Sunday, April 18, 2004

Daubert and the Pittsburgh Pirates

Pittsburgh pitcher Kris Benson made baseball history today by laying down four sacrifice bunts in one game, tying the major league record.

The last NL player to do the same? You can find the answer here.

Saturday, April 17, 2004

Addition of Virginia Expands Site's State Law Coverage to Six Jurisdictions

With today's addition of a correspondent from Virginia, we have now recruited volunteers to monitor state law decisions on expert evidence from six separate states, representing 14 per cent of the American population. Here is the roster of our state law collaborators as it now stands:

Alabama: Edward Still, the sagacious attorney known to many of you as the author of the indispensable Votelaw weblog.

Colorado: James England of the Boulder law firm Hutchinson, Black & Cook. Among his many other accomplishments, Jim is co-author of the Colorado version of Edward J. Imwinkelried's highly regarded Evidentiary Foundations treatise.

North Dakota: Leonard Bucklin, a veteran litigator who also frequently serves as an expert witness himself on legal malpractice issues, and who has written extensively on expert evidence and other subjects.

Texas: Jim Dedman, of Germer Gertz. After graduating from Baylor Law School in 2002, Jim served as a briefing attorney in the Fourteenth Court of Appeals in Houston, Texas. His observations on law, life, and culture (including his forays into screenplay writing) are chronicled at the always diverting

Utah: John H. Bogart, of the Salt Lake City firm Bendinger, Crockett, Peterson, Greenwood & Casey. In addition to his accomplishments as a litigator, John boasts a Ph.D. in philosophy, and has taught that subject at the university level, besides having served as Adjunct Professor of Law at Loyola University School of Law.

Virginia: Finally, we are pleased to announce that Steven R. Minor, a principal of the Virginia law firm Elliott Lawson & Minor, has agreed to monitor Virginia state court decisions for the site. Many readers also know Steve from his excellent Southwest Virginia Law Blog. Update 4/19/04: Here is Steve Minor's take on Virginia's current posture on Daubert.
This leaves 44 states, comprising the remaining 86 per cent of the United States population, still up for grabs. All you need to do is keep up with your jurisdiction's appellate decisions on expert evidence and pass new developments along. Write to us if you're interested in helping out.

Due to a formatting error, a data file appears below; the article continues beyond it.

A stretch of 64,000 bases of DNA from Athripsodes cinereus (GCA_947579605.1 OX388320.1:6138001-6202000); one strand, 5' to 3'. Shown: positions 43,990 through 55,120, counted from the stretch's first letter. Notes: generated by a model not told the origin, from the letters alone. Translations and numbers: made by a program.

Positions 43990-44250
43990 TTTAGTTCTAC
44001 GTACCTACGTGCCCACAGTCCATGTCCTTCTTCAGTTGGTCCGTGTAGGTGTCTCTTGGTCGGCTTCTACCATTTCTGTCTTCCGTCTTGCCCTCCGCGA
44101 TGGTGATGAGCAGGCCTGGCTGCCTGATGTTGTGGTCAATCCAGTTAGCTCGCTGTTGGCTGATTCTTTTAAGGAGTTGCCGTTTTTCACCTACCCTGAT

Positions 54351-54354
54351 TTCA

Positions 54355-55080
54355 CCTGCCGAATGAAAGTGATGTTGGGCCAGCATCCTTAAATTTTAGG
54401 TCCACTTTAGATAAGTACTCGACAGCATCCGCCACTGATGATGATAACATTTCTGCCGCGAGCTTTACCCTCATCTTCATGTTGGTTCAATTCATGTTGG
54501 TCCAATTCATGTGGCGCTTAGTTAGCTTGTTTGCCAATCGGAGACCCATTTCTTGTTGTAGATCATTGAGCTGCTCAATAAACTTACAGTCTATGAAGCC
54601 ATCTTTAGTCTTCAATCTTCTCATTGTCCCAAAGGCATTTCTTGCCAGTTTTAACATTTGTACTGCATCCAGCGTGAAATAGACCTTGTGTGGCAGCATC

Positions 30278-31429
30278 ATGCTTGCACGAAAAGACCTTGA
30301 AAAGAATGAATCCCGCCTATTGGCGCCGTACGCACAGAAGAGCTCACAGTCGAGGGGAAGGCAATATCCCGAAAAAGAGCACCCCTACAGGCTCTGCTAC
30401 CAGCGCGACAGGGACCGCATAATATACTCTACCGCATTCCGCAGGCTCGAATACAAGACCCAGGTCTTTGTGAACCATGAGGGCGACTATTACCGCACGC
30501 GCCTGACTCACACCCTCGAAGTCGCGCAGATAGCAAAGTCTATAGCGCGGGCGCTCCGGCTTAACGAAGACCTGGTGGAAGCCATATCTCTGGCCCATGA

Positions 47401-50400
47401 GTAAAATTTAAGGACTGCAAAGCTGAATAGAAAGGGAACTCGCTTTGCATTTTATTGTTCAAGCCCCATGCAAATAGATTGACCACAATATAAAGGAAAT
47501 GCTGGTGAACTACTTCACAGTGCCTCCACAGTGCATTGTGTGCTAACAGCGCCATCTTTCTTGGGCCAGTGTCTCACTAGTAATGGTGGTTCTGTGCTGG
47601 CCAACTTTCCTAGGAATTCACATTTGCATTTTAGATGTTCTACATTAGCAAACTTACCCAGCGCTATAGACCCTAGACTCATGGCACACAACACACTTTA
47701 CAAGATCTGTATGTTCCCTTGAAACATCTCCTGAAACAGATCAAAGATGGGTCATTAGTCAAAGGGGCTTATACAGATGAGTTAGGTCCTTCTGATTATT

9th Circuit Upholds Handwriting Analysis

In a criminal prosecution for wire fraud and various counterfeiting offenses, the Ninth Circuit has published an opinion in which handwriting analysis is held to satisfy the reliability standards imposed by Daubert. See United States v. Prime, No. 02-30375 (9th Cir. Apr. 16, 2004) (Trott, Paez, & Berzon, JJ.). The panel walked the technique through all the Daubert "factors":

Testing. "The government and [its expert] provided the court with ample support for the proposition that an individual's handwriting is so rarely identical that expert handwriting analysis can reliably gauge the likelihood that the same individual wrote two samples. The most significant support came from Professor Sargur N. Srihari of the Center of Excellence for Document Analysis and Recognition at the State University of New York at Buffalo, who testified that the result of his published research was that 'handwriting is individualistic.'"

Peer review and publication. "The [district] court cited to numerous journals where articles in this area subject handwriting analysis to peer review by not only handwriting experts, but others in the forensic science community."

Rate of error. "[S]tudies demonstrated that expert handwriting analysts tend to be quite accurate at the specific task [the expert] was asked to perform -- determining whether the author of a known writing sample is also the author of a questioned writing sample. When the two samples were in fact written by the same person, professional handwriting analysts correctly arrived at that conclusion 87% of the time. On the other hand when the samples were written by different people, handwriting analysts erroneously associated them no more than 6.5% of the time."